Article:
So my first term at HKU is drawing to a close. Winter has well and truly set into Hong Kong now; the Christmas lights are up, there’s an outdoor ice skating rink (with special non-melting ice, as the air temperature is still about 15°C!) and people bustle around town clutching shopping bags, bundled up in coats and scarves. I type this wrapped in a blanket- how I’ll ever survive back in the Arctic temperatures of the UK I don’t know…
The past four months have flashed past: hazy Summer heat when I first arrived, new people to meet and a whole new city to explore, giving way to wet Autumn blues when I realised just how far from home I was, finally turning to cold winds and renewed spirit, as I turned 21 and beckoned winter in with my red beret.
On Monday, my exams will finish, and my first term will be officially over: no lectures until the end of January, and the terrifying prospect of being half-way through my time here will begin to set in. I know there’s still a long way to go, but I can’t help but think ahead, to what life will be like after this. It’s bizarre to think that I’ll have to go back to my real life: I’m not entirely sure I’ll be able to cope. How tiny Nottingham is going to feel; no skyscrapers, no jumping on the ferry to pop across the harbour, no rice for breakfast, no markets or hawker stalls or menus I can’t read. I genuinely call Hong Kong my home now, and I can’t imagine life without it.
I know humans are adaptable. We have to be. I’ve adapted to this life more than I ever thought I would (Asian fashion and chicken’s feet excluded- you have to draw a line somewhere…), so I’m sure I’ll bounce back. But as a person, I’m going to be so different when I return.
I’ve learnt so much in such a short space of time- maybe more so than in my previous 21 years of life. I’ve learnt about myself: my strength my passions and my downfalls. I’ve learnt not to panic, and that although there is time for everything, sometimes you need to seize the moment. The words ‘I’ll sleep when I’m dead’ have never crossed my lips so many times, as I set off for another mad night out, mentally preparing myself for propping my eyes open in my 9am Counselling lecture. I’ve learnt about another culture and another continent; I’ve learnt the human traits which transcend race and upbringing. I’ve learnt the things about Hong Kong that you don’t see in the glossy photos- the covert control from China, the deep-rooted racism, the Capitalist dream starting to slip away, the obsessions with Japan and Korea reflecting on a desperation to carve out a cultural niche which never quite happens…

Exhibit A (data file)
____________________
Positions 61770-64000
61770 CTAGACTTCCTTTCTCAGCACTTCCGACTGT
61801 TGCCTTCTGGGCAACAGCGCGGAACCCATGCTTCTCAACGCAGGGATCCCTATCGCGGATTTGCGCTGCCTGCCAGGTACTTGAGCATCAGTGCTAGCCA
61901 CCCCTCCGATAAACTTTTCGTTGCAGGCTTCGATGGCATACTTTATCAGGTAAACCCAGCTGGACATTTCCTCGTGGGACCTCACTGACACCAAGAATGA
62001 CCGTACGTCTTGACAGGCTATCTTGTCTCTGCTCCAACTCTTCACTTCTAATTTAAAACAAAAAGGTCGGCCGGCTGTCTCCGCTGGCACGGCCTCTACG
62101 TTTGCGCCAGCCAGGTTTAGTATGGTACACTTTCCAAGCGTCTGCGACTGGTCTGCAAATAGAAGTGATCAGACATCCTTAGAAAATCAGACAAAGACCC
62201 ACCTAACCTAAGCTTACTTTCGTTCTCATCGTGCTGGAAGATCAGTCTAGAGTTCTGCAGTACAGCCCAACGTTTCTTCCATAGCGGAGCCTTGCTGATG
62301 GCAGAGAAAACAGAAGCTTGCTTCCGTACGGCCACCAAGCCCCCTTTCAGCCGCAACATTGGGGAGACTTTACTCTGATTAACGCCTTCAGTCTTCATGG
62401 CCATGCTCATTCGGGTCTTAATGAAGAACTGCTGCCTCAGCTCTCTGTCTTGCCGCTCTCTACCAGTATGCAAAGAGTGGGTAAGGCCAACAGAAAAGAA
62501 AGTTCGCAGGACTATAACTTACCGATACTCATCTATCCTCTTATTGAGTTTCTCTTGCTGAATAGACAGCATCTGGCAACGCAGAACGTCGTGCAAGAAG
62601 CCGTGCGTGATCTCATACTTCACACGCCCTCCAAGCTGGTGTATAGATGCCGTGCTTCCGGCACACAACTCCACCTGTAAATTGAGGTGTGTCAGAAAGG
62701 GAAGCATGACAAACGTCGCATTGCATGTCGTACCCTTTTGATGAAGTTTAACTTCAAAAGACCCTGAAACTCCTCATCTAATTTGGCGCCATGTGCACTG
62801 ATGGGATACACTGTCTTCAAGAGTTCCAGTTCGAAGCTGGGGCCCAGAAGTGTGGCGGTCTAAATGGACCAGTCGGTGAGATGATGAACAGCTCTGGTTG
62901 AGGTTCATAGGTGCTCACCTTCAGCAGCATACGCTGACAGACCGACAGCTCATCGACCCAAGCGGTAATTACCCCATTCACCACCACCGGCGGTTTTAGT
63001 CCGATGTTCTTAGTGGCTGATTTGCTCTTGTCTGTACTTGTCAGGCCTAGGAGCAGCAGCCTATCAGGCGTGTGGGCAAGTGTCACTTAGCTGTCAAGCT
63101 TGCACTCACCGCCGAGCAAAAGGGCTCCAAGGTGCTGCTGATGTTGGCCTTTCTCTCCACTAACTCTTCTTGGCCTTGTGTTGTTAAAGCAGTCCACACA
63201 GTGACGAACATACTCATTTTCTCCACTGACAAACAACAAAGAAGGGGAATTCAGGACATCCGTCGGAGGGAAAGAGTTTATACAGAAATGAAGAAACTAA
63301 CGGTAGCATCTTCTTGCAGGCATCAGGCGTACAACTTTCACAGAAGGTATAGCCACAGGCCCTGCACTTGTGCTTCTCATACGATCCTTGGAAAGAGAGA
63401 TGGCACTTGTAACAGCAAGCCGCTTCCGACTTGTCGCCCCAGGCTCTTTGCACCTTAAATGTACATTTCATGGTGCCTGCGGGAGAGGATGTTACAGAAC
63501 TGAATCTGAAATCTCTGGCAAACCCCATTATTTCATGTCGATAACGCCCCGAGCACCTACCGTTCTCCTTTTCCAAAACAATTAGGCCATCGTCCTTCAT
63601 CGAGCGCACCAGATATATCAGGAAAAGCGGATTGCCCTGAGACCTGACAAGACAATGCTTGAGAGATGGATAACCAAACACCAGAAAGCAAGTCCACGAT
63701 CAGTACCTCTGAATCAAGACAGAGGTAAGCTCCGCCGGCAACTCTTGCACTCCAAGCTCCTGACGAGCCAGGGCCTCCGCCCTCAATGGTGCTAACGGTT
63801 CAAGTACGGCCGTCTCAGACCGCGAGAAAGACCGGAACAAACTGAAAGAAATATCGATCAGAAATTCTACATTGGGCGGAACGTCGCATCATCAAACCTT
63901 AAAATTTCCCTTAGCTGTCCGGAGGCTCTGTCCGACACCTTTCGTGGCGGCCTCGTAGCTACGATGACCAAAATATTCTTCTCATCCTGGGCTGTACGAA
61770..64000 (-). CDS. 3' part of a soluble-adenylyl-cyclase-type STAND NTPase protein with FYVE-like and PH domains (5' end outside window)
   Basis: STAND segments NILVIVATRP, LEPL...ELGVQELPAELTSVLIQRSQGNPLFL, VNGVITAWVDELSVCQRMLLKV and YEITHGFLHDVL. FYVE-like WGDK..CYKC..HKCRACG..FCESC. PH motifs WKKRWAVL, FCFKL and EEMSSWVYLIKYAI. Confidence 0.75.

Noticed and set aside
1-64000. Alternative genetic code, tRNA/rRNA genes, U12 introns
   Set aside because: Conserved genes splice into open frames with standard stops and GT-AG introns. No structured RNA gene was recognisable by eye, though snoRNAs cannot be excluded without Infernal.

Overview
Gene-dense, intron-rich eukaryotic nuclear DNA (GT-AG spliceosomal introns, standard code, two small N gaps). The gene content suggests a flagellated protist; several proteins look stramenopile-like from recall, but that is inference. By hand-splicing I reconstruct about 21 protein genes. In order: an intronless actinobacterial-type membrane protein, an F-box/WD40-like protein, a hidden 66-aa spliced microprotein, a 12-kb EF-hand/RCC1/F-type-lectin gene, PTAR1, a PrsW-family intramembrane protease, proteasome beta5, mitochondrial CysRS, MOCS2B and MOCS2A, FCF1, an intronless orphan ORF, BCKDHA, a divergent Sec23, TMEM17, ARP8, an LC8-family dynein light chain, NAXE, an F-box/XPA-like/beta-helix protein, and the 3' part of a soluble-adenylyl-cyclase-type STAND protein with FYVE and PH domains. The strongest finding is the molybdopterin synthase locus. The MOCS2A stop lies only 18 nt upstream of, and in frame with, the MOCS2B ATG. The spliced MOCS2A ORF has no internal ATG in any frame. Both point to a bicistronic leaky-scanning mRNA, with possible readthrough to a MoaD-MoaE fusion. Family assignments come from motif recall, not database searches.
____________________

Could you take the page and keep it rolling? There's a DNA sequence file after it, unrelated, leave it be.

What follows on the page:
Hong Kong is no paradise. Last week a fire killed 9 people in Mong Kok, the most densely populated area of Hong Kong, where the poorest live in rooms which are sub-divided into 1x2 metre cages: just enough space for themselves and their possessions, and all they have any hope of affording. Just enough space to keep them off the street, and conveniently hidden from view. But the flaws are those of the whole world: greed, money, obsession. The benefits, on the other hand, are unique.
I’m cynical tonight. I have mixed feelings about everything, and a sense that there is a sour edge to all sweetness in life. All good things must come to an end. But, to follow one idiom with another, a change is as good as a rest. I am renewed; socially, mentally, spiritually, culturally- maybe even fully. Going home at the end of next semester will just be another chapter in the book, an end and a start. So here’s to another 7 months in Asia, and may it teach me even more that I didn’t know.
On Tuesday, I turned 21- making me a legal adult everywhere in the world! Before I came out to Hong Kong I was really gutted that I was going to be turing 21 without my friends, and in turn missing out on celebrating all their 21s birthdays. However- this year was probably the best birthday I’ve ever had, although it would obviously have been improved by the addition of all my best friends from home!
On the friday before my birthday, myself and some friends had a posh dinner, and then hit the town for drinking and dancing- it was so much fun, I rolled in sometime around 6am. I had my wallet stolen which did put a bit of a dampener on things, but luckily on the morning of my birthday, I got an email from the police saying my wallet had been handed in, so I was able to collect it. All of my cash and credit cards were gone, along with my UK driving license and my student card, but everything else was still there- the photo of my boyfriend, the business cards of people I might one day need to contact, all my loyalty cards, my lucky washer etc. etc. (basically all the irreplaceable things). Plus, they left my Hong Kong ID card which was an absolute miracle; they are sooo expensive to replace! So it was traumatic having my wallet stolen and waking up on Saturday morning with no money, but all in all it worked out just about as well as it possibly could have done.
Reunited with my wallet, my dad and I (he came to visit for my birthday) jumped on the ferry to Cheung Chau island, a tiny little place between Hong Kong Island and Lantau, famous for its food and clean beaches. The weather was absolutely glorious- about 25 degrees, with blue skies and sunshine. I paddled in the sea and sunned myself on the beach- a bit of a change from last year’s birthday in England, when it snowed! Dad and I ate lunch in a restaurant on the seafront, slurping noodles while watching an old man catch tiny fish and throw them to a family of stray cats. My friend Beth came to join us (it was her birthday too!) and we ate egg tarts on the beach and essentially just chilled out, until the sun dropped behind the buildings. It was blissful.
In the evening, dad and I dined in style at a ridiculously posh vegetarian restaurant we found by sheer chance. We had a beer in the bar and ate birthday cake; I opened my beautiful presents, and the day was complete!